Statistical Models and Methods

The first part of this module provides an introduction to statistical concepts and methods and the second introduces a wide range of techniques used in a variety of quantitative subjects. The key concepts of inference including estimation and hypothesis testing will be described as well as practical data analysis and assessment of model adequacy. You will have a combination of lectures, example and problem classes each week.

 
Contemporary Economic Policy
This module introduces you to the nature and scope of the macroeconomic policy agenda, and develops the analytical frameworks necessary for the evaluation of policy instruments. The module enables you to understand the economic arguments that under-lie different views and to evaluate relevant arguments. You will have 10 two-hour lectures and three one-hour tutorials each week.
 
Organising and Managing in Practice
This module will explore some of the key issues that arise when attempting to manage employees at work. It will develop understanding of the impact of management policies and behaviours on employee attitudes and behaviours. This will help you to appreciate how your activities as managers will affect organisational performance. You will be required to have 11 one-hour lectures and four two-hour tutorials to cover material for this module. 
 
Strategic Management: Content and Analysis
This module examines the different approaches to -and techniques of- stragetic management, including analysis of the external and internal environments, the nature of competitive advantage and the development of the firm. You will have 11 90-minute lectures and two one-hour seminars.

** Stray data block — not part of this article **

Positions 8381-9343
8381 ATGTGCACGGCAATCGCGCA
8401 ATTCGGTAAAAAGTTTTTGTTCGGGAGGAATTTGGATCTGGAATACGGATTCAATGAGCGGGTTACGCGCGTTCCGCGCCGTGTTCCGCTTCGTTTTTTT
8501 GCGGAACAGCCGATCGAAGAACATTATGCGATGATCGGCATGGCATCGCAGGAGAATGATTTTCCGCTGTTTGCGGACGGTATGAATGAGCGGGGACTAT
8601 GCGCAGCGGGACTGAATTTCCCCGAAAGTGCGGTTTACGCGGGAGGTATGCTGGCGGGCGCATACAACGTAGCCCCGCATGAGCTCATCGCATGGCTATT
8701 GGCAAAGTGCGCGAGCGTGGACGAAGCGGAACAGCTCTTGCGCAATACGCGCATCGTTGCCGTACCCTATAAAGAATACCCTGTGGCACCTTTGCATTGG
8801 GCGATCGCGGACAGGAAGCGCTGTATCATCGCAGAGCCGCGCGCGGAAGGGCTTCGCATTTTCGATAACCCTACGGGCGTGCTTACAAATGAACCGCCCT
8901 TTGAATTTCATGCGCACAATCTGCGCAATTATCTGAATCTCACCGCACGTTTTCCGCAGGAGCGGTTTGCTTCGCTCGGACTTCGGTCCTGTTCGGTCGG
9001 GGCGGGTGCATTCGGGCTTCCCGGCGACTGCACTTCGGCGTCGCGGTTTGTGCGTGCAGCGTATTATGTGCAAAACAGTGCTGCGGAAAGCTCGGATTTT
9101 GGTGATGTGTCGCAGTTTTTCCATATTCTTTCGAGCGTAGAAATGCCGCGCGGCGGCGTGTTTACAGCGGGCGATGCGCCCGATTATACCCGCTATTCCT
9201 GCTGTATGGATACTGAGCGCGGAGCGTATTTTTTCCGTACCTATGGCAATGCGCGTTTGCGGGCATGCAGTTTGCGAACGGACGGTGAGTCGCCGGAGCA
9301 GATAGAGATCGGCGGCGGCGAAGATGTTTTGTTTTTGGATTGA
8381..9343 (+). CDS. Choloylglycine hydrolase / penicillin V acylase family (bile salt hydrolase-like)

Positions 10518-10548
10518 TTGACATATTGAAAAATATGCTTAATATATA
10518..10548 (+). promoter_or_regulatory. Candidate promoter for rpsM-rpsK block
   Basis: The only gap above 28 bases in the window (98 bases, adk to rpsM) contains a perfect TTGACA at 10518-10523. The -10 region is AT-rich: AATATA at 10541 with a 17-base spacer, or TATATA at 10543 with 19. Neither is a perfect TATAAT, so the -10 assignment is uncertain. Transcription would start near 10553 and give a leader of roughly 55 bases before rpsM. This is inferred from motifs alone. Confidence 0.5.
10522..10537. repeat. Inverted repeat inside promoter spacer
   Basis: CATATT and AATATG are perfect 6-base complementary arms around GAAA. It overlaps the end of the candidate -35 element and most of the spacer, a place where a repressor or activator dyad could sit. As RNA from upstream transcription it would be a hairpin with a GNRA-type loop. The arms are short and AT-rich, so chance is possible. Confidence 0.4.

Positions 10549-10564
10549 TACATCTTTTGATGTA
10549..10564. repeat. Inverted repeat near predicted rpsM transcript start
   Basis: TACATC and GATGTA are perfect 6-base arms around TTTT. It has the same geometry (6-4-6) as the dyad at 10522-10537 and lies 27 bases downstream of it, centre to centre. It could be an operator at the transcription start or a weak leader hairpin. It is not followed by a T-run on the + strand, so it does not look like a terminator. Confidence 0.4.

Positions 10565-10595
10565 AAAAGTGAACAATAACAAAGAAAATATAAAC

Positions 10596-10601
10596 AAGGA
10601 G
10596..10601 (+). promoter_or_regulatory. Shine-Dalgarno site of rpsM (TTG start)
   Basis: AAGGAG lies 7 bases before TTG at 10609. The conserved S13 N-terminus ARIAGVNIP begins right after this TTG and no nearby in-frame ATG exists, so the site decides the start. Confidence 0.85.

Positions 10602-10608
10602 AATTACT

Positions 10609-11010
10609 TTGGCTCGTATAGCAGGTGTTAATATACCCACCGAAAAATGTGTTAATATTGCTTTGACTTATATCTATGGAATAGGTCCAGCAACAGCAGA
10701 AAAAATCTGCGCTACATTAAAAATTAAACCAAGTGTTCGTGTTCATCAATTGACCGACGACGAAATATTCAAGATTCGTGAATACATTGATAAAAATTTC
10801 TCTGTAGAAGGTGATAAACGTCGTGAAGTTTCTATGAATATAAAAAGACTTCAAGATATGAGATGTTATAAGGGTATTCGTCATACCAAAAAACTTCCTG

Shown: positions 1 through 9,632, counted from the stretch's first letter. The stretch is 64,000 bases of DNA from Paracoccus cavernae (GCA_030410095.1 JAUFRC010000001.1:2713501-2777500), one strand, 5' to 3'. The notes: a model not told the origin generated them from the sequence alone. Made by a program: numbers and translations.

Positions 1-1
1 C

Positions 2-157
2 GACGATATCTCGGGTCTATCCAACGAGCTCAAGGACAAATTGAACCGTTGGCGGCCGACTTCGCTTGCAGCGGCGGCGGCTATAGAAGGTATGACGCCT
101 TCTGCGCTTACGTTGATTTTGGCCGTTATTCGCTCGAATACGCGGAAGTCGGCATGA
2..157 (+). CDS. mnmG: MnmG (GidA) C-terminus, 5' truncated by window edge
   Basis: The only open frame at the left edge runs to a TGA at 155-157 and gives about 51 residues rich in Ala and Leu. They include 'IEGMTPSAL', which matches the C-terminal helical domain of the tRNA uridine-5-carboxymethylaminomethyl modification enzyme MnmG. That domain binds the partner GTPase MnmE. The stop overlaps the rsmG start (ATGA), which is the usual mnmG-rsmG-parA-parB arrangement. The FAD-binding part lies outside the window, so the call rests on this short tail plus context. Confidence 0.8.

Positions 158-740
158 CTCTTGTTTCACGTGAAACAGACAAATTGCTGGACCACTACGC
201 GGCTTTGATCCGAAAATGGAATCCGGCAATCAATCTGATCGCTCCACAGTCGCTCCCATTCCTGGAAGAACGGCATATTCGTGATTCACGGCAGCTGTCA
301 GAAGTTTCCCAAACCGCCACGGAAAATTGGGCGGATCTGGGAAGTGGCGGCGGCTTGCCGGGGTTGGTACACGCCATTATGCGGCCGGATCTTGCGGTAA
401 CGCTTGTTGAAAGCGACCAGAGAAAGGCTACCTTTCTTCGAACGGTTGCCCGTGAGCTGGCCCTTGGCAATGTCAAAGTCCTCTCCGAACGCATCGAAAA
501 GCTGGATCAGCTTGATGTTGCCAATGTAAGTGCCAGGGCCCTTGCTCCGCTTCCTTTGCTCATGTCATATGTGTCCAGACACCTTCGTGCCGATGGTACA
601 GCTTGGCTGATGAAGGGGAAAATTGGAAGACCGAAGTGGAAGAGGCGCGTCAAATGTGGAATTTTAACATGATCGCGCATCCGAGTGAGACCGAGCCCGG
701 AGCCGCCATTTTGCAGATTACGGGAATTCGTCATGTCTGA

Corporate Entrepreneurship and Innovation Management
This module develops an understanding of corporate entrepreneurship (CE) and an appreciation of how larger firms can be designed to be more entrepreneurial, flexible and innovative. You will have 11 90-minute lectures and two one-hour seminars each week. 
 
Economics of Innovation
In this module you will cover topics including: innovation in the history of economic thought, basic concepts in the economics of innovation, intellectual property, economics of networks, standards and dominant designs, the entrepreneur, demand and consumption, clusters, innovation and the division of labour, innovation, competitiveness and trade and policy for Innovation. You will have 11 90-minute lectures and two 60-minute tutorials per semester.
 
Introduction to Finance